The English language often lags scientific progress. We still ‘turn on the radio’, even if none of us have seen a dial in years. When my kids were growing up, I always reminded them to ‘pull the chain’ even though toilet flush mechanisms had long been more user-friendly. And today, our computers offer us the opportunity to ‘cut and paste’ when there isn’t a pair of scissors or tube of glue in sight.
Early in my career, cutting and pasting was the standard way a kidnapper combined letters taken from a newspaper into a ransom demand, and a tax adviser pulled the disjointed components of a document together into a work of art that could demand a ransom. As we went (the ‘we’ being tax advisers rather than kidnappers), we deleted and replaced inconsistencies of language with red biro, and sent the resultant scrolls down to the soon-to-be-cursing typists.
Well, thanks to Word, those days are long numbered – but something close is going to hit the tax world like a tsunami next year (in fact it has already hit – but in very limited circumstances).
The Multilateral Instrument (MLI) – that won wide praise for the fact that it happened at all – is going to make a lot of people’s lives (including mine) a misery, and no amount of Microsoft wizardry is going to lift spirits; the Gettysburg Address was a magnificent eulogy – but it didn’t help the poor fellows buried there.
For the uninitiated, the MLI is a 49 page document of semi-comprehensible English and French that modifies bilateral tax treaties without the need for excruciating bilateral negotiations. Over a hundred countries signed up to the basic wording (the latest entries into force, in the last fortnight, are Malta and Singapore), with multiple choice opportunities for certain clauses, the right to exclude other clauses or sub-clauses that are satisfactorily covered in a specific bilateral treaty, and the right to ignore yet other clauses. There is also a right not to include another country (Israel has, for example, so far excluded the UK, and only the UK). The document deals – as part of the BEPS project – with hybrid situations, treaty abuse, avoidance of permanent establishment status, dispute resolution and arbitration. If you want a feel of how complicated it is – the section entitled ‘Simplified Limitation of Benefits’ runs to four and a half pages.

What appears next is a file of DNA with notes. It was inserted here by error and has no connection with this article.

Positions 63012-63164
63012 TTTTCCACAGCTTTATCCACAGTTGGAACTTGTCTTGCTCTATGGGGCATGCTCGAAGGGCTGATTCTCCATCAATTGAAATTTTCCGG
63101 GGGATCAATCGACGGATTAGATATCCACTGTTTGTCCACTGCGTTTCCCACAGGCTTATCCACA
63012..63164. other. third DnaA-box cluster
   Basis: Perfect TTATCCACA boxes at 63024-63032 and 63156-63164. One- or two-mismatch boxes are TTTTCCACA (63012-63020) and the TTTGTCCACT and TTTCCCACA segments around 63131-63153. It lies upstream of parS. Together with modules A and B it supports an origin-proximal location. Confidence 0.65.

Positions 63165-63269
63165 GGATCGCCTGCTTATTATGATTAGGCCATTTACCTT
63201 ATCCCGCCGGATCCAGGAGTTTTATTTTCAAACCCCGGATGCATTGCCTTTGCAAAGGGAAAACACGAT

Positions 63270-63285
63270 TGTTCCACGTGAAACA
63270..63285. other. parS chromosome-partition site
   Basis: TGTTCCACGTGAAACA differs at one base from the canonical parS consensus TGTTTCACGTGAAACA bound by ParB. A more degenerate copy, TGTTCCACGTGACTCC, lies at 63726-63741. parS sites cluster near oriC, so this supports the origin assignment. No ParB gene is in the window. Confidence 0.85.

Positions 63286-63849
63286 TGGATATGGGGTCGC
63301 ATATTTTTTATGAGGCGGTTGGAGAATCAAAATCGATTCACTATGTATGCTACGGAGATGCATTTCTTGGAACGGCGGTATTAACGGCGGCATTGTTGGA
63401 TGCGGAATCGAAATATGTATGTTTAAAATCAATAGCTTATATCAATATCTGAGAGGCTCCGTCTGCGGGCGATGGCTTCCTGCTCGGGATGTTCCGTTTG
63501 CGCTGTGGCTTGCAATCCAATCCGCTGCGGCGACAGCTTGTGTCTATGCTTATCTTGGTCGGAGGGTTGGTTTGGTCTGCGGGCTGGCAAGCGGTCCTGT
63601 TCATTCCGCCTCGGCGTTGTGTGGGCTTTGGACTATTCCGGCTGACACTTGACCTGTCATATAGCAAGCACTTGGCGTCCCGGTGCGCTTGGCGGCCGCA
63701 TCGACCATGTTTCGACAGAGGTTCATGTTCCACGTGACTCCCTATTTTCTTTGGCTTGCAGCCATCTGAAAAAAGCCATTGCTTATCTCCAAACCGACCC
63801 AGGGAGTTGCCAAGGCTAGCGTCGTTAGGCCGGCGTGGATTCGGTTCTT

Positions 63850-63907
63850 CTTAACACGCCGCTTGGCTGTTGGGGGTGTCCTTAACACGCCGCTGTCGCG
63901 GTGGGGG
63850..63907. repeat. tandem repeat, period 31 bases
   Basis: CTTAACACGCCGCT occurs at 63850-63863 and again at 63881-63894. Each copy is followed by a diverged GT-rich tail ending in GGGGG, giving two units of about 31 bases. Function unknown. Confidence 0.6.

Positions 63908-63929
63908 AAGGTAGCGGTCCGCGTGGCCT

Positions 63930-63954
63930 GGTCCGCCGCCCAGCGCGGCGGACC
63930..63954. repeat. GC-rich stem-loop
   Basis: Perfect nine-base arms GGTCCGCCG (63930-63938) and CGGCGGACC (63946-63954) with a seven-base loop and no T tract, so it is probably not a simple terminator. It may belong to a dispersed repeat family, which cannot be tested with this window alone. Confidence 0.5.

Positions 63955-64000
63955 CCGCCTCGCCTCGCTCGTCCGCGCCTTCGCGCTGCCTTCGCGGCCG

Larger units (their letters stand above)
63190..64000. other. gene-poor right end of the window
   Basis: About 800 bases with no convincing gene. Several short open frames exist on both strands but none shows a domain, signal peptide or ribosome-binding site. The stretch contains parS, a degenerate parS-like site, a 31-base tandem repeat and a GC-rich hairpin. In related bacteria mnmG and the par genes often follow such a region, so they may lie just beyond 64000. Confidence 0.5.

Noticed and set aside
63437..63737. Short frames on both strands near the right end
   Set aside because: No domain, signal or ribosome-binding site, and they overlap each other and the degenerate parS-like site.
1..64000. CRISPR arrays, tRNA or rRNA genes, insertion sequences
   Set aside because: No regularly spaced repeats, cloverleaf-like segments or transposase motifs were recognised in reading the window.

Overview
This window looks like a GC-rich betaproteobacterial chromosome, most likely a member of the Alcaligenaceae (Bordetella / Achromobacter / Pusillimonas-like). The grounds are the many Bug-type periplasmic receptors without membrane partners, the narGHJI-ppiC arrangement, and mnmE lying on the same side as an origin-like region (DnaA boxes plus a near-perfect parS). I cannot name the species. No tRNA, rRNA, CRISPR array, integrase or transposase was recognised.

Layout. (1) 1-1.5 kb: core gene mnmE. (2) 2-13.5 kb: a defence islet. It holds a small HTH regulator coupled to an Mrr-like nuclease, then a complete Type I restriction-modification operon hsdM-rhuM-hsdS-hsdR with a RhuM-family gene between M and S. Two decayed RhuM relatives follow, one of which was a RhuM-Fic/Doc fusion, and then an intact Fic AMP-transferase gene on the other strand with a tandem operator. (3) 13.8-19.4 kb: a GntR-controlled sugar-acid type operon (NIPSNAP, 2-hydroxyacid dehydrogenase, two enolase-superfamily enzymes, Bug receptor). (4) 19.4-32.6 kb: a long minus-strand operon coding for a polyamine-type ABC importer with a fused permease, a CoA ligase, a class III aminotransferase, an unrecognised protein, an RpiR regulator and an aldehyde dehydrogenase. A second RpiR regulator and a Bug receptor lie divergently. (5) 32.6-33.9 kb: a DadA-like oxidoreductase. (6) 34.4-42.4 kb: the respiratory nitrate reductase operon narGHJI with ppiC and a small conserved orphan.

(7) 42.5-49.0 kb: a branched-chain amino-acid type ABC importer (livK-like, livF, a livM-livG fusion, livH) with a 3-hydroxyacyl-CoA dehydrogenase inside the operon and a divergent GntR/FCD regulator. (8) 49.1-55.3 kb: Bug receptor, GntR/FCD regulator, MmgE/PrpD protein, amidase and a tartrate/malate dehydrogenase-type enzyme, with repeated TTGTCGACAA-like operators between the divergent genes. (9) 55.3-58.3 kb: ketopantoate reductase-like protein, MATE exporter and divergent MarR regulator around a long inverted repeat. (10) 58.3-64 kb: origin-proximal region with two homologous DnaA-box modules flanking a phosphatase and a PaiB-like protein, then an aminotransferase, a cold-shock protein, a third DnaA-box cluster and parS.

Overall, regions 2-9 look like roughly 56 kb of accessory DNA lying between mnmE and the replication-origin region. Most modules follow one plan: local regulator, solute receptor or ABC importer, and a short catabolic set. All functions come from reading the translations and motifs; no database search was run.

But that is not the difficult bit. If, for example, an Israeli adviser is going to consider a transaction with one of Israel’s 54 treaty partners that are not the UK, after establishing whether and when that partner has signed up to the MLI, it is necessary to shoe-horn the relevant sections into the bilateral treaty, update specific sub-clauses, and then try and make sense of the different language styles and terminology without the benefit of a red pen – each change depending on the options the other side has chosen along the way. Cutting and pasting gone mad.
The OECD is making efforts to make it all easier with an MLI Matching Database (Beta) which, at least, should obviate the need to view both country’s details with a split screen. Mind you, the OECD’s I-know-nothing disclaimer means it will also all need to be checked manually anyway. And, in any event, the cutting and pasting as well as different language are still there.
The only long-term answer will be for some enterprising professional (probably a legal and tax publisher) in each country to produce updated treaties that read in one go from beginning to end.
I suppose we should be grateful that, with the United States not on board and the UK leaving Europe, they didn’t just do the whole damn thing in French.